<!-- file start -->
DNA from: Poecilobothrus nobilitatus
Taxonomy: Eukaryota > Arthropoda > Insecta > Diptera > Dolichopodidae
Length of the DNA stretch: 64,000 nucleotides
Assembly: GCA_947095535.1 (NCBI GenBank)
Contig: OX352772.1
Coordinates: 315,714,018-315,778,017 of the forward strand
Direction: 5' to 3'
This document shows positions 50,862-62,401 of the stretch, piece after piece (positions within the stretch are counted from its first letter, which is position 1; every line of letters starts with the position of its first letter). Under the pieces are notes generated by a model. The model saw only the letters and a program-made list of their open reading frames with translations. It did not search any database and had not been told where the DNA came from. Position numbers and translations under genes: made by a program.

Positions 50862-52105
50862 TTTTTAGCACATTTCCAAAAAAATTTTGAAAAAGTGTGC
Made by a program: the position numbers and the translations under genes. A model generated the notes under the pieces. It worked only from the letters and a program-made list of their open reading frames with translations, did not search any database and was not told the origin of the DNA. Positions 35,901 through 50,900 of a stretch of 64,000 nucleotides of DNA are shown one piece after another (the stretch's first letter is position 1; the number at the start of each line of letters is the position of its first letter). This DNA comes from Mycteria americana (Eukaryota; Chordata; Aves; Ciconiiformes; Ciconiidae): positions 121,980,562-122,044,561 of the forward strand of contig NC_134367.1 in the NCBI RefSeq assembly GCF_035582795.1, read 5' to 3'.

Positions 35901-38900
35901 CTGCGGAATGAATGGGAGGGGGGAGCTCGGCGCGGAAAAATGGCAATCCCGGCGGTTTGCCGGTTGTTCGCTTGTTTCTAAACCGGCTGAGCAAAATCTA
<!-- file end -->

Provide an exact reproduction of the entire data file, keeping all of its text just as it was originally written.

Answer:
DNA from: Poecilobothrus nobilitatus
Taxonomy: Eukaryota > Arthropoda > Insecta > Diptera > Dolichopodidae
Length of the DNA stretch: 64,000 nucleotides
Assembly: GCA_947095535.1 (NCBI GenBank)
Contig: OX352772.1
Coordinates: 315,714,018-315,778,017 of the forward strand
Direction: 5' to 3'
This document shows positions 50,862-62,401 of the stretch, piece after piece (positions within the stretch are counted from its first letter, which is position 1; every line of letters starts with the position of its first letter). Under the pieces are notes generated by a model. The model saw only the letters and a program-made list of their open reading frames with translations. It did not search any database and had not been told where the DNA came from. Position numbers and translations under genes: made by a program.

Positions 50862-52105
50862 TTTTTAGCACATTTCCAAAAAAATTTTGAAAAAGTGTGC
Made by a program: the position numbers and the translations under genes. A model generated the notes under the pieces. It worked only from the letters and a program-made list of their open reading frames with translations, did not search any database and was not told the origin of the DNA. Positions 35,901 through 50,900 of a stretch of 64,000 nucleotides of DNA are shown one piece after another (the stretch's first letter is position 1; the number at the start of each line of letters is the position of its first letter). This DNA comes from Mycteria americana (Eukaryota; Chordata; Aves; Ciconiiformes; Ciconiidae): positions 121,980,562-122,044,561 of the forward strand of contig NC_134367.1 in the NCBI RefSeq assembly GCF_035582795.1, read 5' to 3'.

Positions 35901-38900
35901 CTGCGGAATGAATGGGAGGGGGGAGCTCGGCGCGGAAAAATGGCAATCCCGGCGGTTTGCCGGTTGTTCGCTTGTTTCTAAACCGGCTGAGCAAAATCTA